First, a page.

Saturday, 25 January 2014


Tonight is Burns Night.  Robert Burns (1759 - 1796) also known as 'Rabbie Burns',Scotland's favourite son; the 'Bard of Ayrshire', and in Scotland as simply ‘The Bard’.  He is widely regarded as the 'national poet of Scotland', and is celebrated worldwide.

Burns Night is celebrated annually on 25 January (the poet's birthday).  Haggis reekin', bagpipes skirling, whisky flowing, and good company are the traditional requirements to celebrate Robert Burns, 'The Bard'.

The traditional menu for a Burns Night supper will include Haggis, Neeps (Turnips) and Tatties (Potato).

The Selkirk Grace:
Some hae meat and canna eat,
And some would eat that want it;
But we hae meat, and we can eat,
Sae let the Lord be thankit.

Address to a Haggis:
Fiar fa' your honest, sonsie face,
Great chieftain o the puddin'-race!
Aboon them a' ye tak your place,
Painch, tripe, or thairm:
Weel are ye wprdy of a grace
As lang's my arm.
Born in 1759, Robert was the eldest of seven.  He spent his youth working on his father's farm, but in spite of his poverty he was extremely well read - at the insistence of his father, who employed a tutor for Robert and younger brother, Gilbert.  When their father died in 1784, Robert and his brother became partners in the farm. However, Robert was more interested in the romantic nature of poetry than in the arduous graft of ploughing.  Alas, the trappings of fame (his first collection 'Poems - Chiefly in the Scottish Dialect - Kilmarnock Edition' received much critical acclaim) did not bring fortune, indeed he would often refuse payment for some of his work, considering it 'a service to Scotland'.  Burns produced the bulk of his more than 1000 works during the last 12 years of his life.  He died aged 37 of heart disease exacerbated by that hard manual work he undertook when he was young.

Robbie adored the lassies. He revered them and he loved them, the fact that he fathered 15 children, 6 out of wedlock, perhaps plays testament to that fact.  In some ways he was centuries ahead of his time. If he was alive today he would take pleasure in the equality of women, as this was something that he believed in two hundred years ago.

In 1792 Burns wrote:
While Europe's eye is fix'd on mighty things,
The face of Empires and the fall of kings.
While quacks of state must each produce his plan,
And even children lisp the 'Rights of Man'
Admidst this mighty fuss, just let me mention
The 'Rights of Women' merit some attention.

Ladies and Gentlemen, 'lest auld acquaintance be forgot'.  I ask you to be upstanding and join me in a toast to, the Immortal Bard, Robert Burns.

To A Mouse:
Wee, sleekit, cowrin, tim'rous beastie
O, what a panic's in thy breastie!
Thou need na start awa sae hasty
Wi' bickering brattle!
I wad be laith to rin an' chase thee
Wi' murdering pattle!
A Red, Red Rose:
O MY luve is like a red, red rose,
That's newly sprung in June:
O my luve is like the melodie,
That's sweetly play'd in tune.
Auld Land Syne:
Should auld acquaintance be forgot,
And never brought to mind?
Should auld acquaintance be forgot,
For auld lang syne!

Saturday, 18 January 2014


love ma Cous.  She's FABULOUS, she's FUNNY, she's BRIGHT, she's BONKERS
We really do have SO much in common!
She's younger than me.  A fact that she likes to remind me about.  Yes.  A whole year and three days younger than me. We were born in the 1970s.  You can probably guess that from the photos. The 1970s.  The era of brown swirly carpets, brown swirly furniture, and brown swirly wall paper.  40 years ago! Yikes!  But we were oh so stylish!  We still are!
But it's true what they say.  Cousins are the first friends we have as children, and 'Grandma's House is where Cousins become first Best Friends.'  Nobody can understand your crazy family quite as well as your cousin.

Sharing Sweeties.  Sharing Secrets. Visits to the Park.  Bouncing on Grandma's Bed with 'Boris' the dog. Those happy memories I share with my Cousin.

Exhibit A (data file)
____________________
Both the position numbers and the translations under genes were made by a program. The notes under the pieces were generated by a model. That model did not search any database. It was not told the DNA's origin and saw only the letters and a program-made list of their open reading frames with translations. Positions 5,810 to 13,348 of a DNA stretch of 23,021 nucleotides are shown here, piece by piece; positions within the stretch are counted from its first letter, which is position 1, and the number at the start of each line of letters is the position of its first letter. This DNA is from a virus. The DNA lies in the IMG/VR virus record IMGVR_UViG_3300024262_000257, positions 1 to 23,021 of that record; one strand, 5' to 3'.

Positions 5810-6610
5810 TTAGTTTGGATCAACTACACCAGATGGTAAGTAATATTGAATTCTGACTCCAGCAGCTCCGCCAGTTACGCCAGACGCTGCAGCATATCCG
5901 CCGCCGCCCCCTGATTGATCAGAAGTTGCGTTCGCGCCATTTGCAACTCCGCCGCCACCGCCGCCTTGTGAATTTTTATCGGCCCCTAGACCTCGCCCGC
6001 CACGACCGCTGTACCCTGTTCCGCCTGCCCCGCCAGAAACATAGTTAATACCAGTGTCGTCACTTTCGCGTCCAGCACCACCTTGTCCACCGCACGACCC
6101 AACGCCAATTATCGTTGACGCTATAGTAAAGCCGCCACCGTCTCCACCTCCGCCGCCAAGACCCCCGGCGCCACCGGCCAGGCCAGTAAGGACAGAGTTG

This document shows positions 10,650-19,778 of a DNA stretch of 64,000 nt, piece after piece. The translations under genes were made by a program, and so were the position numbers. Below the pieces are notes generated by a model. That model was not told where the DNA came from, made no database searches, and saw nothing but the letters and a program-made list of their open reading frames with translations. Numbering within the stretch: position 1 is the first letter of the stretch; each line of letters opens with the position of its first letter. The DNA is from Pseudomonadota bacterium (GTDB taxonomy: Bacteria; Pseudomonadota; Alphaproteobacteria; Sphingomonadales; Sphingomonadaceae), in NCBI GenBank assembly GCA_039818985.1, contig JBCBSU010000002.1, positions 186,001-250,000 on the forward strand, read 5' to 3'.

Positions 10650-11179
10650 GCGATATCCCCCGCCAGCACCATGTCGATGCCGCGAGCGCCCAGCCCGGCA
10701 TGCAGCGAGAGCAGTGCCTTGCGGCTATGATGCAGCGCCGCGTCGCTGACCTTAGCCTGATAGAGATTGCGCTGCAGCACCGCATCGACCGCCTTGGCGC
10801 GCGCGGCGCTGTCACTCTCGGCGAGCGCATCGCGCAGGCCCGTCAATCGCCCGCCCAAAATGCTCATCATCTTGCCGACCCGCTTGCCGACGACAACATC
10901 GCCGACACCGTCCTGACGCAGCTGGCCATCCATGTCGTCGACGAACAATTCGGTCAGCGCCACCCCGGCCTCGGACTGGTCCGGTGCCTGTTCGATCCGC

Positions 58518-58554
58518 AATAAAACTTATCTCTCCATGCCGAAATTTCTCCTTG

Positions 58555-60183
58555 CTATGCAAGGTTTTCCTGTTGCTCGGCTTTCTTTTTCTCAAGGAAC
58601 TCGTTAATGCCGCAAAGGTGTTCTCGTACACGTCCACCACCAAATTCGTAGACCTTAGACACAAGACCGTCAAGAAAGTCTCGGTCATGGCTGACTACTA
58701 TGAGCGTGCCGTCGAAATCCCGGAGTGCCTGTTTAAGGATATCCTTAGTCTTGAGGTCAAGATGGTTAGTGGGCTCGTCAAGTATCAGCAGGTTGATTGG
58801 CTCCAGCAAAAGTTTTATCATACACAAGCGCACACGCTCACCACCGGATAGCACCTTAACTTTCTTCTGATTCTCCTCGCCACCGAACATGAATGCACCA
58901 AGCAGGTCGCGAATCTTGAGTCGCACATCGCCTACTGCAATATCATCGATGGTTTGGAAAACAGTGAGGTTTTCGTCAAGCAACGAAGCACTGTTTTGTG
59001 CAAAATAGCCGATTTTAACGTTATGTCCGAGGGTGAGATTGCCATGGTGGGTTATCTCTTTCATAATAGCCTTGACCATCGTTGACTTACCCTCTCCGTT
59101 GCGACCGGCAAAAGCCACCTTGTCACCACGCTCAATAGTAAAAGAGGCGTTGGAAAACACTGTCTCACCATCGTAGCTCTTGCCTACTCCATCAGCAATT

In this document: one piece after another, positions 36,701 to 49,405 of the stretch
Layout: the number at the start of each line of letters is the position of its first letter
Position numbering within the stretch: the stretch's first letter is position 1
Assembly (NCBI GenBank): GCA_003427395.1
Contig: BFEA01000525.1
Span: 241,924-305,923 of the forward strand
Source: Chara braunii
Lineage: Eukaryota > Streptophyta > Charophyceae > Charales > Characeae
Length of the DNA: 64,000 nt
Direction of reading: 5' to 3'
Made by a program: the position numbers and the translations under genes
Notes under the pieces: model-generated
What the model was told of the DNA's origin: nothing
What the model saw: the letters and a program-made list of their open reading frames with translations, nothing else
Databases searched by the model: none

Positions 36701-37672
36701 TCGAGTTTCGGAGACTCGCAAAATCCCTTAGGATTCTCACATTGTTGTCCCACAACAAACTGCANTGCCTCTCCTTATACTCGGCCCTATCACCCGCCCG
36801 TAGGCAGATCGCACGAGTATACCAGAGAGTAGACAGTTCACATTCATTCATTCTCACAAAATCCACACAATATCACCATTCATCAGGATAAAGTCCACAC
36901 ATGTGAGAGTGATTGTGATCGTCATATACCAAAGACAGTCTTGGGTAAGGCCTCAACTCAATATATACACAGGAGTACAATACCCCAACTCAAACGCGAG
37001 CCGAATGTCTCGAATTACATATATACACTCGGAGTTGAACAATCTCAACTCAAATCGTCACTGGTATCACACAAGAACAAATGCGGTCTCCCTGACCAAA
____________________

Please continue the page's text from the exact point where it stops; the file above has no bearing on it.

Saturday, 11 January 2014


Anxiety is something we all experience from time to time.  Perhaps anxiety as a result of uncertainty.

Anxiety disorders are recorded as some of the most common mental health problems, and their very categorization as a 'mental health problem' ensures that there is a stigma and discrimination associated with anxiety.  As with many mental health issues, for the sufferer there is the fear of being alone, and this can be the worst source of anxiety of all, the anxiety of feeling detached from your environment and the people in it.
Anxiety can be seen as a 'modern plague'.  Anxiety due perhaps to uncertainty and due to the unrealistic expectations that we place upon ourselves.  Expectations to BE more, to DO more.  And the fear that we won't live up to these unrealistic expectations.  Anxiety is those intense feelings of fear, panic, doom, foreboding, gloom.  These can be accompanied by physical symptoms such as dizziness, nausea, trembling. When your heart beats, pounds, races and in that moment you let the irrational thoughts take over and gain control.
Anxiety is not the same as fear.  Fear is regarded as an appropriate response to a perceived threat; something intimidating or dangerous or frightening. Anxiety is a feeling of fear, worry, and uneasiness, but it is largely unfocused and often irrational; it is seen as an overreaction to a situation that is only subjectively seen as menacing; a dread of something unlikely to happen.
However real or imagined the fear is; no matter how irrational, it is often uncontrollable and it certainly is very unpleasant.

Anxiety is often accompanied by restlessness, fatigue, problems in concentration, and muscular tension. Anxiety is not considered to be a normal reaction to a perceived situation.  But these symptoms of inner turmoil that are experienced are themselves very unpleasant and very real.  It has been suggested that 'anxiety' could be defined as agony, dread, terror, or even apprehension. People often experience physical, psychological and behavioural symptoms when they feel anxious or stressed.  In addition stress and anxiety are known to affect the body's ability to fight disease.
So symptoms of Anxiety can include symptoms of restlessness, fatigue, irritability, muscle tension, difficulty sleeping, and difficulty concentrating.  It is therefore not terribly surprising that anxiety is associated with living with multiple sclerosis (MS) (it is thought that about a third of people with MS are affected) which not only shares some symptoms (fatigue), but which is itself a source of uncertainty.
It is not surprising that living with a chronic condition that is so unpredictable that anxiety is therefore another symptom of the MS that I am trying to understand and come to terms with.  MS is the fear that causes my anxiety.  I live with a constant state of uncertainty and therefore of anxiety.